It stayed tied until the fifth when a Leo Durocher single and a Dean bunt put the go ahead run on second. Pepper Martin singled, scoring Durocher, and a bad throw by left fielder Goose Goslin who tried to nip Durocher at the plate got by Cochrane and put Martin on third. He stayed perched there for a couple of pitches before Rothrock rolled one to short. Martin scored as shortstop Billy Rogell got the out at first.

That held up until the sixth when White led off the inning with a walk and went to third on a Cochrane single. A Charlie Gehringer grounder back to the mound that Dean couldn’t handle scored White and advanced Cochrane. A Goslin bunt wasn’t far enough away from the catcher and St. Louis backstop Bill DeLancey gunned Cochrane down at third. A Rogell fly sent Gehringer to third and a Hank Greenberg single brought Gerhinger home with an unearned run that tied the game 3-3.

The tie lasted exactly three batters. With one out in the seventh, Durocher doubled, then came home on a single by pitcher Dean. He’d hurt himself with the misplay in the sixth, but made up for it with a single in the seventh. With St. Louis now up  4-3, he allowed singles in both the seventh and eighth innings (actually two in the eighth) but kept a run for scoring. In the ninth he set Detroit down in order to finish the game and tie the Series at three games each. The decisive game would be the next day.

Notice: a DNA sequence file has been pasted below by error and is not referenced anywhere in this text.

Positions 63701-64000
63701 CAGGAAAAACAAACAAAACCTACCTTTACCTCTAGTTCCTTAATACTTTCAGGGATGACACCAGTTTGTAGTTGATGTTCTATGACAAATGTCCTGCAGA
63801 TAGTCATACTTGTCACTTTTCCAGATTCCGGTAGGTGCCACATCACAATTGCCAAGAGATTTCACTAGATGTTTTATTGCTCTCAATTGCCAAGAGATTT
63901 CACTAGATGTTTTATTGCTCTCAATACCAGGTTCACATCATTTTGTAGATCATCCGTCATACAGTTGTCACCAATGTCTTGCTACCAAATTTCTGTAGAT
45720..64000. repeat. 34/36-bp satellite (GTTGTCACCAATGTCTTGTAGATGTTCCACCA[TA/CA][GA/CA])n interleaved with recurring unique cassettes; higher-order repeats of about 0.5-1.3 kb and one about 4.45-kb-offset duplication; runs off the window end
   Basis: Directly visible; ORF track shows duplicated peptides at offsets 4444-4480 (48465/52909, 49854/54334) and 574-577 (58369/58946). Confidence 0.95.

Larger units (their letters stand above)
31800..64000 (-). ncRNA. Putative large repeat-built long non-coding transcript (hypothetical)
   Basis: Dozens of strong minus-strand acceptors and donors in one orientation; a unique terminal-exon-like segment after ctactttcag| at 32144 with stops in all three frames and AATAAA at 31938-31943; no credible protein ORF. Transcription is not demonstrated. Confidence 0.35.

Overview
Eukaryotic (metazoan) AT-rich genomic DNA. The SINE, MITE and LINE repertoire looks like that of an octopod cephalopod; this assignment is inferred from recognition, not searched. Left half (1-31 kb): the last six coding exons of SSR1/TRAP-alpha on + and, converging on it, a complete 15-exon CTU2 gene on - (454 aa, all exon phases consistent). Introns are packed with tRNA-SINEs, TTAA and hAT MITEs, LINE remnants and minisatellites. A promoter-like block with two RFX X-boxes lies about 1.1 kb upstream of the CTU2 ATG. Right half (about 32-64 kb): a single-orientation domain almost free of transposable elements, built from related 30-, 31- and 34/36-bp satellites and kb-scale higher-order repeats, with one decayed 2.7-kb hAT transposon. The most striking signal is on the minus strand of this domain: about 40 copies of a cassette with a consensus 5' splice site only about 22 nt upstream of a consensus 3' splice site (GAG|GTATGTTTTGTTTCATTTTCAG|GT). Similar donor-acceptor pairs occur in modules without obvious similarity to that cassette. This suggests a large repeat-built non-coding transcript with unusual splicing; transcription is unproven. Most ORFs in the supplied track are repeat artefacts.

Game 7, 9 October 1934

Joe Medwick

Game seven turned out to be one of the great blowouts in World Series history. It would be little remembered today except for one play and the fan reaction to it. It would make Joe Medwick a household name and require the Commissioner of Baseball to interfere in the World Series.

The game began with Eldon Auker on the mound for Detroit and Dizzy Dean pitching for St. Louis. For two innings nothing much happened. A handful of Cards got on base and Dean had a man reach on a error, but the score stayed 0-0. In the third with one out, Dean doubled. A Pepper Martin single sent him to third, then Martin stole second. A walk set up an out at any base and made a double play in order. The problem was that Cardinals second baseman Frankie Frisch hit the ball into the right field gap clearing the bases. A second out sent Frisch to third. A Rip Collins single and a Bill DeLancey double plated two runs, A walk and a single reloaded the bases. A Dean single brought in another run while leaving the bases loaded (and making Dean one of the few people to have two hits in one inning of a World Series game). A walk to Martin forced in another run. A Jack Rothrock grounder ended the inning, but the score now stood 7-0.

For Dean it became a walk in the park. Between the bottom of the third and the end of the fifth, he allowed a couple of men on base, but kept them clear of home. Then the Cards struck again in the sixth. Martin opened the frame with a single and came home on a Medwick triple. The play was close at third and Medwick slide in hard upsetting Marv Owen, the Detroit third baseman. Words were exchanged and some sources indicate that at least a few swings were taken. Ultimately Medwick was still safe and came home on a Rip Collins single, making the score 9-0.